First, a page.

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Diurnal Cortisol Levels and Cortisol Response in Youths with Obsessive-Compulsive Disorder
Linköping University, Department of Clinical and Experimental Medicine, Child and Adolescent Psychiatry. Linköping University, Faculty of Health Sciences.
Linköping University, Department of Clinical and Experimental Medicine, Child and Adolescent Psychiatry. Linköping University, Faculty of Health Sciences. Östergötlands Läns Landsting, Local Health Care Services in Central Östergötland, Department of Child and Adolescent Psychiatry in Linköping.
Department of Child and Adolescent Psychiatry, Göteborg University, Göteborg, Sweden; The Regional Center for Child and Adolescent Psychiatry (R. BUP), Oslo, Norway.
Linköping University, Department of Clinical and Experimental Medicine, Pediatrics. Linköping University, Faculty of Health Sciences. Östergötlands Läns Landsting, Center of Paediatrics and Gynaecology and Obstetrics, Department of Paediatrics in Linköping.
2008 (English)In: Neuropsychobiology, ISSN 0302-282X, E-ISSN 1423-0224, Vol. 57, no 1-2, 14-21 p.Article in journal (Refereed) Published
Abstract [en]

Background/Aims: Recent results indicate a role of the hypothalamic-pituitary-adrenal (HPA) axis in the pathophysiology of obsessive-compulsive disorder (OCD). Although childhood onset is common, the HPA axis has scarcely been studied in young OCD subjects. Therefore, the present study aimed at examining basal and response levels of salivary cortisol in a sample of young OCD subjects.

Methods: Twenty-three children and adolescents with DSM-IV OCD were compared to a reference group of school children (n = 240-336). The basal cortisol rhythm was measured through saliva samples 3 times/day. The cortisol response to a psychological stressor (exposure therapy in the OCD group and a fire alarm in the reference group) was also examined.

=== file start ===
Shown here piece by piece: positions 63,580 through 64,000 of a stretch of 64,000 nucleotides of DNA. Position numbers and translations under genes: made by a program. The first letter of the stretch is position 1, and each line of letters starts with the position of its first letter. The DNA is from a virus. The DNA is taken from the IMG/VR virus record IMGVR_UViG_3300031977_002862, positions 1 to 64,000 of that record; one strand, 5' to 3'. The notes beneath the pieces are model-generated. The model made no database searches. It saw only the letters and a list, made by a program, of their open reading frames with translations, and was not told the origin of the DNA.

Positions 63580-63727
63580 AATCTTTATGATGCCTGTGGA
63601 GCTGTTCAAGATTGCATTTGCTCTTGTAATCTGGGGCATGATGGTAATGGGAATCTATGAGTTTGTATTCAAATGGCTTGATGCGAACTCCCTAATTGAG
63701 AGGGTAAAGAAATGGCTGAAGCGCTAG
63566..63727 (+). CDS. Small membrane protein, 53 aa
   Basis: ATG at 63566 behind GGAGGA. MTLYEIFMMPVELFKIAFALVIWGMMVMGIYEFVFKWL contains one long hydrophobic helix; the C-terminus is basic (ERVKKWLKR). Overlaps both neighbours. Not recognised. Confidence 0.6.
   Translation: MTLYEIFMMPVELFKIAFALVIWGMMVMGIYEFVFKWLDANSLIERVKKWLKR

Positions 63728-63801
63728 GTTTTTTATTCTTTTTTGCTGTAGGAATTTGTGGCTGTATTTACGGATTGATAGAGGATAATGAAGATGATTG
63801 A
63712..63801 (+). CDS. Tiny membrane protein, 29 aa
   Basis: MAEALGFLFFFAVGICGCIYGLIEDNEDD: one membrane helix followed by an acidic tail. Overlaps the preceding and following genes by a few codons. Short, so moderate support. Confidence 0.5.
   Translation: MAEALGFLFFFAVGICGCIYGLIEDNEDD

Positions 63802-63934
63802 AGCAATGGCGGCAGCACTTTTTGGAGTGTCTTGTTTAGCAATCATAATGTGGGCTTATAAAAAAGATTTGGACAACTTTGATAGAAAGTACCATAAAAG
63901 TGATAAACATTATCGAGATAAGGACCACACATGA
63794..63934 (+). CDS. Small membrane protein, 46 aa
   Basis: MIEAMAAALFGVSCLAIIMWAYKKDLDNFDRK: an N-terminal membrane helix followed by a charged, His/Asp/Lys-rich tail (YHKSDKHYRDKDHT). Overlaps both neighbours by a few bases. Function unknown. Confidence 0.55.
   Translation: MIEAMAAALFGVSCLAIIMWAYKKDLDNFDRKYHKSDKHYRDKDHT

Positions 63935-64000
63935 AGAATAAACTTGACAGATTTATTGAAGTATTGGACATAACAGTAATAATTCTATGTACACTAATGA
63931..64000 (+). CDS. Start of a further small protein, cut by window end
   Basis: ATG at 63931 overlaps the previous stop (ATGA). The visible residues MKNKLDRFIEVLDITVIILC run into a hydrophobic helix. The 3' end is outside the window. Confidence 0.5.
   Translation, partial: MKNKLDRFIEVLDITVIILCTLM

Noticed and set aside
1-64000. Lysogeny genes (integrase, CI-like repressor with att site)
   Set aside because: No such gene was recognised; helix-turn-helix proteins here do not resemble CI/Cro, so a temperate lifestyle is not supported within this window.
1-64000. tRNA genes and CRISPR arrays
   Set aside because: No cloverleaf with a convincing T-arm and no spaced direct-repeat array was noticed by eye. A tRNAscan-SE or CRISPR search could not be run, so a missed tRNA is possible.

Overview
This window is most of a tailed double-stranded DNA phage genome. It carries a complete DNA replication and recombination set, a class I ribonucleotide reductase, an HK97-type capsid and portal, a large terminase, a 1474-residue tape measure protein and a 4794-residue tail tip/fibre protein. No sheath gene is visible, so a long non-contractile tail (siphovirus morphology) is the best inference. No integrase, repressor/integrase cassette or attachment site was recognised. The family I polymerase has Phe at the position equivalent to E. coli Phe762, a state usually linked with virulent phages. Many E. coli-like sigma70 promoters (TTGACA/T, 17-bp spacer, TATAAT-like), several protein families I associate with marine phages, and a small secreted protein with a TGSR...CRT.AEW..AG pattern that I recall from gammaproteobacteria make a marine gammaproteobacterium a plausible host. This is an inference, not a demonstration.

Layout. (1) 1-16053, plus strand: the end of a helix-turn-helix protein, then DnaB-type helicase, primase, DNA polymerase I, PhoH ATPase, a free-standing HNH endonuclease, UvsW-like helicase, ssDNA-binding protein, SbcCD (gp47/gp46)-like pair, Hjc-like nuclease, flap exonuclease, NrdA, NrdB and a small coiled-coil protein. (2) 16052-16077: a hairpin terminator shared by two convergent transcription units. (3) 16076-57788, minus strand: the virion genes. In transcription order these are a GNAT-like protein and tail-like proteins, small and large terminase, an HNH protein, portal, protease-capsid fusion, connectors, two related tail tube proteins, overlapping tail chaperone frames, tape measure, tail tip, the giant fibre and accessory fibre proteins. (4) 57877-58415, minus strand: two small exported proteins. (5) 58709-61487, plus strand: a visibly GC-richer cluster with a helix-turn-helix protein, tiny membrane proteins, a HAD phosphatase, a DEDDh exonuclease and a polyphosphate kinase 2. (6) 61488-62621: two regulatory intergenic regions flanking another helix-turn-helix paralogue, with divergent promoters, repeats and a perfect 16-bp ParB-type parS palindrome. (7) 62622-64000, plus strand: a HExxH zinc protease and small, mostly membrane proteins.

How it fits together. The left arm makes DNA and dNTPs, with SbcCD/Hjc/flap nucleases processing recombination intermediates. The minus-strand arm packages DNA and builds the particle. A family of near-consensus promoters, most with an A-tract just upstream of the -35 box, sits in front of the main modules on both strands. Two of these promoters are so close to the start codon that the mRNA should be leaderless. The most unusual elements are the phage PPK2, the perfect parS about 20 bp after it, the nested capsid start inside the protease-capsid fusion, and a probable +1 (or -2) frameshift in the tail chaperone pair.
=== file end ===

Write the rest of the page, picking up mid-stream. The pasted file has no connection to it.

Results: Compared to the reference group, OCD subjects displayed higher early-morning cortisol values (p = 0.005) with no difference between the late-morning and evening values. The cortisol levels in the OCD group diminished in response to the psychological stressor, compared to a positive response in the reference group (p < 0.001). No relation was found between cortisol and clinical parameters.

Conclusion: These results support the idea that HPA hyperactivity, commonly found in adult OCD patients, is also present at an earlier stage of development, with specificity for the early-morning peak.

Place, publisher, year, edition, pages
S. Karger, 2008. Vol. 57, no 1-2, 14-21 p.
Keyword [en]
Cortisol, Stress response, Obsessive-compulsive disorder, children
National Category
Neurosciences
Identifiers
URN: urn:nbn:se:liu:diva-15681DOI: 10.1159/000123117ISI: 000257134900005OAI: oai:DiVA.org:liu-15681DiVA: diva2:126934
Available from: 2008-11-26 Created: 2008-11-26 Last updated: 2017-12-14Bibliographically approved
In thesis
1. Psychosocial Stress, Mental Health and Salivary Cortisol in Children and Adolescents
Open this publication in new window or tab >>Psychosocial Stress, Mental Health and Salivary Cortisol in Children and Adolescents